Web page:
Volume I Number 3: Site Announcement

Volume I Number 3: July 7, 2004

Dear Family and Friends,

As our iPod plays Baby Got Back from our Wedding Reception album, we are hurting a bit. We ate something today that has left us a bit sore and not feeling too hot. If Laura doesn’t move too much she should be okay. Brett just takes comfort in knowing that he has a toilet to sit on rather then have to assume the squat position and aim for some hole in the ground. For now we are okay We will keep you posted!

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We have quite a bit to talk about since our last email. We realize that it’s only been 5 days but we’ve been busy. The first thing is that we received our site announcements. Basically, we were told where we will spend the next two years and what our specific assignments will be. We are going to be living about 2 hours north of Dilijan in the town of Alaverdi (population 10,000 to 15,000). We have not had a chance to visit the site but the Armenians and volunteers that we have talked to say that it is extremely beautiful and a wonderful area to spend the two years. This was very encouraging to us. Located in the area are two World Heritage Sites. We aren’t that familiar with World Heritage Sites but we do know that it does make the area very significant. We are going to live with another family for 6 months. It is a family of three. The father is 33 years old and an engineer, the mother is 27 years old and a teacher, and they have a 4 year old daughter. We will live in their apartment with them. From what we are told they are very excited to have an American couple stay with them.

Our specific assignments are exactly what we were hoping for when we signed up for the Peace Corps. Laura is going to be helping the school develop the students communicative competence. She is going to assist in developing new methods in teaching. The school sounds very excited to be getting Laura and is ready to implement any pilot program that she is interested in. The school she is teaching at is a secondary school which means she will be working with students ages 8 to 16 years old.

Brett is going to be teaching environmental education at a secondary school. This is a different school then Laura but within walking distance from each other. He is going to be helping out the Biology teacher organize and facilitate clubs, weekly clean-ups, tree planting, hikes, and environmental camps. The age group that he is going to be teaching
will be the same as Laura. This year the school is going to celebrate its 1000th anniversary. Currently, 175 students are enrolled.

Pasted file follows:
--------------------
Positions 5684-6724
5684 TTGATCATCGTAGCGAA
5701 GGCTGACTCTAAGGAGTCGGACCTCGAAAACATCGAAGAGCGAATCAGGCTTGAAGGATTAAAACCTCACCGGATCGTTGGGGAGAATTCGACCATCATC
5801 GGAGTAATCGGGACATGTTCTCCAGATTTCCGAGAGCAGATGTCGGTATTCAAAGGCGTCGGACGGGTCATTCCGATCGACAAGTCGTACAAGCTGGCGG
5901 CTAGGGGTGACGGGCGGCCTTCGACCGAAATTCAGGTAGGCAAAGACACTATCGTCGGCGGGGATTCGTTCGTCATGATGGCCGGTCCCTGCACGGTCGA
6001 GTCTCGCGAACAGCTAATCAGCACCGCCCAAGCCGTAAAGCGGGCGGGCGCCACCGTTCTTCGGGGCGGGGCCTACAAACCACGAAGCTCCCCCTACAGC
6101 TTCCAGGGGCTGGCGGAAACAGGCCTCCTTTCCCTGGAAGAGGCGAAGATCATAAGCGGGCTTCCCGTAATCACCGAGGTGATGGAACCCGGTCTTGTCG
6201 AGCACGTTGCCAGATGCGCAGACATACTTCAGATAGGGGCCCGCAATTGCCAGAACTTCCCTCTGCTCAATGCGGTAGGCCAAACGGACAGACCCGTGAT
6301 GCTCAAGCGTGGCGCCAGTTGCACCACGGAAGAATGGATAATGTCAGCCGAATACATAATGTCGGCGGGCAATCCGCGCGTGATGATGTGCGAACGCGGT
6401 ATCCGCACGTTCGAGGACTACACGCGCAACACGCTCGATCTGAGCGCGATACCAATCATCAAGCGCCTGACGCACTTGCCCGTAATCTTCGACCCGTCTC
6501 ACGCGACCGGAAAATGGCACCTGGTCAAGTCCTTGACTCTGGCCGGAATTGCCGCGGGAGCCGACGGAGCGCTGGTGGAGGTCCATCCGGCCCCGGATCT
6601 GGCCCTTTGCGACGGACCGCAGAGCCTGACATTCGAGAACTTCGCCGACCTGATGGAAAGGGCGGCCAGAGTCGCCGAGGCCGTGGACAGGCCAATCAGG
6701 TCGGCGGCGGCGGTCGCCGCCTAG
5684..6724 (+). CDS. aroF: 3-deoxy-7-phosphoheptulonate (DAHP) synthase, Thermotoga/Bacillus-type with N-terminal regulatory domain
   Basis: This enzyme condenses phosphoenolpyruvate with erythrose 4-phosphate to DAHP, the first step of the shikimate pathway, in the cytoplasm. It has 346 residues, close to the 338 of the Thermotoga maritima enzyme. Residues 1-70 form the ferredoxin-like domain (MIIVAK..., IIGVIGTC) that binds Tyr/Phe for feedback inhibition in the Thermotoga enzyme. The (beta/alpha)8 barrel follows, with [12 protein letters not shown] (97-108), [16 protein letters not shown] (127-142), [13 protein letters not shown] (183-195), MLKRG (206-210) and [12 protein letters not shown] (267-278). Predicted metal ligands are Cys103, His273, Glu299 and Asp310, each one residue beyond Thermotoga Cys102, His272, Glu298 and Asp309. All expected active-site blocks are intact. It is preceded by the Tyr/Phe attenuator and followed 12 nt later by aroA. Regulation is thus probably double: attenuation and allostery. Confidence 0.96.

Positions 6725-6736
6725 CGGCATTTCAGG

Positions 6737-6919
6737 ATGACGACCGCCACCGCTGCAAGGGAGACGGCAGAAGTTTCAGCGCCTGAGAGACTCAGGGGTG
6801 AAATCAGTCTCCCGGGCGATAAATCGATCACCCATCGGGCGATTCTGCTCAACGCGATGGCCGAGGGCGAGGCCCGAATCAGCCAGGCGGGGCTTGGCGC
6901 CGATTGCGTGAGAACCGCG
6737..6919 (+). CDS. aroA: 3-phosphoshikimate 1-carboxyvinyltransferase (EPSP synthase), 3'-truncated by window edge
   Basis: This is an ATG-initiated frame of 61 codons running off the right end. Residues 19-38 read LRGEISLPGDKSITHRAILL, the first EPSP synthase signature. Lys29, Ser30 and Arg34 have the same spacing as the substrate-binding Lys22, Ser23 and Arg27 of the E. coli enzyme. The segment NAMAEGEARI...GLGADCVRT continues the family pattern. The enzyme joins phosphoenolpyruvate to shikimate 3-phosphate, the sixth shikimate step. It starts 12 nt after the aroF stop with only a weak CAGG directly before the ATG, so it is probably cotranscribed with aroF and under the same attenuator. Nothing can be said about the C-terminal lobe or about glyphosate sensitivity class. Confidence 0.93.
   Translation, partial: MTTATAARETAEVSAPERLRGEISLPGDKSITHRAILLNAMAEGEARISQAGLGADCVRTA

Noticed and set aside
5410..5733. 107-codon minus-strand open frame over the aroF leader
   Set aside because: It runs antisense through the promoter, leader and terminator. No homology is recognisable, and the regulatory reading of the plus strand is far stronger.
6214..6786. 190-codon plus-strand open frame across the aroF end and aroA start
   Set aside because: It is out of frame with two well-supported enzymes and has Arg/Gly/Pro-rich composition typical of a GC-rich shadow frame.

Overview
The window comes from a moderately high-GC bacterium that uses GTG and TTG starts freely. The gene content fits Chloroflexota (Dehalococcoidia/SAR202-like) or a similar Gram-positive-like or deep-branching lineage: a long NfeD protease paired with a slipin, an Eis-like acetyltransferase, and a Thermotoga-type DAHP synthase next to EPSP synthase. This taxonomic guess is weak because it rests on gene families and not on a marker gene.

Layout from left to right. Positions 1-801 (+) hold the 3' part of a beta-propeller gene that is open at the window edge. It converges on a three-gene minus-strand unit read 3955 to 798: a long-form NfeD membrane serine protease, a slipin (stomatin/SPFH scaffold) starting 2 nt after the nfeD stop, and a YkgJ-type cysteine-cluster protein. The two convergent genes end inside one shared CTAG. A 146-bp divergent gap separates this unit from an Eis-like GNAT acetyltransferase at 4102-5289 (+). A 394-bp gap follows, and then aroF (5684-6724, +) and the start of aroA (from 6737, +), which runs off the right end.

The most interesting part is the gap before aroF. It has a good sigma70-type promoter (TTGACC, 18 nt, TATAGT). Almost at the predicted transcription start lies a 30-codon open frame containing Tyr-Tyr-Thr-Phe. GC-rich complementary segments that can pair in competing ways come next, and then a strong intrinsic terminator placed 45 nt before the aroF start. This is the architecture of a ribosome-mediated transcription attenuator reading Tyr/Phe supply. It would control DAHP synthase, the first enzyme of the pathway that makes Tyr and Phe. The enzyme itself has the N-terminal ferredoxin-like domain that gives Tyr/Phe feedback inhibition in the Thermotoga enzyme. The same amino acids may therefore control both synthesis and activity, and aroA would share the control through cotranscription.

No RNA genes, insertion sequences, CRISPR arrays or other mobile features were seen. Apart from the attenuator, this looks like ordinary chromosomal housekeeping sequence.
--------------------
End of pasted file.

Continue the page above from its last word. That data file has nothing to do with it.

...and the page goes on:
Alaverdi is located on the bank of the river Debed, 191 km away from Yerevan and roughly an hour to the Georgia border. The climate is mild (summer and winter). The altitude is 750-1400m (roughly 2475-4620ft.). The town is the lowest point in Armenia. The river Debed runs through the entire town. The forests are nearby as well as many water springs.

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The town has been populated since II B.C. In the past the town has been named Manic, Manes and Manasgomeri. It is still unclear where the name Alaverdi comes from. Some specialists say that it is a Turkish or Persian name which is not likely to be true. The town was ruined after the Turkish-Persian war in XIV-XVIII centuries and rebuilt

Alaverdi is an industrial town. It has a long history of copper mining exploration. Light and food industries as well as the construction industry are very successful. The food industry includes bread, milk, and meat factories. The area offers regular transportation service to Yerevan or into Georgia. Varieties of food are available in the town and sometimes cheaper than other areas of Armenia because of its location to Georgia.

Our Peace Corps Program Managers have had the chance to visit the site, our counterparts (our English speaking contacts for each school), the host family and the apartment that we will share with them. The Program Managers gave it rave reviews. There are currently two volunteers in the site now. One will leave in a month and the
other still has a year left. In 3 weeks we will get a chance to visit the site and our family for a couple days before we permanently move there on August 20. We will live with our second host family for 6 months at the site before moving out on our own sometime in February 2005.

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Last Monday, we celebrated 4th of July as well as Constitution Day on July 5th. Constitution Day is the day that Armenia gained independence from Russia in 1991. It is celebrated enthusiastically. Peace Corps organized a BBQ for the volunteers and their host families. There were about 230 people at the picnic. The picnic site was located in the mountains above Dilijan. Each village brought their own food and entertainment. While there was a lot of socializing between villages, each village ate by themselves. We were served cheese, bread, roasted potatoes, lavash (flat bread like a tortilla but about 4 times larger), BBQ chicken and pork, tomatoes, cucumbers, roasted squash, cookies, candy, and we drank coke, vodka, and wine. We took lots of pictures and video, played a ton of Frisbee (the kids love it), danced to traditional Armenian music, and socialized. It was a great day for everyone.

Laundry day has come and gone. We get to do laundry once every two weeks. Doing laundry is not a painless job like in America. We wait but I don’t mean we, Laura spends about 3 hours doing the laundry. There are specific gender roles in Armenia and laundry is very female specific. The clothes are first put into an agitator. The agitator only holds a few items at a time and runs about 6 minutes a cycle. After the cycle ends the clothes are rinsed by hand in a basin of water, dipped in bleach (whites), rung out and set aside until all the clothes are done. After this is complete they are hung outside on the line. On one occasion our clothes received a second rinse when a storm surprised us. The detergent being used is from Iran. Technically, Americans can’t purchase products from Iran but, hey, it’s the Peace Corps, and, well, everyone uses this detergent. Some day Brett will get his chance to do laundry.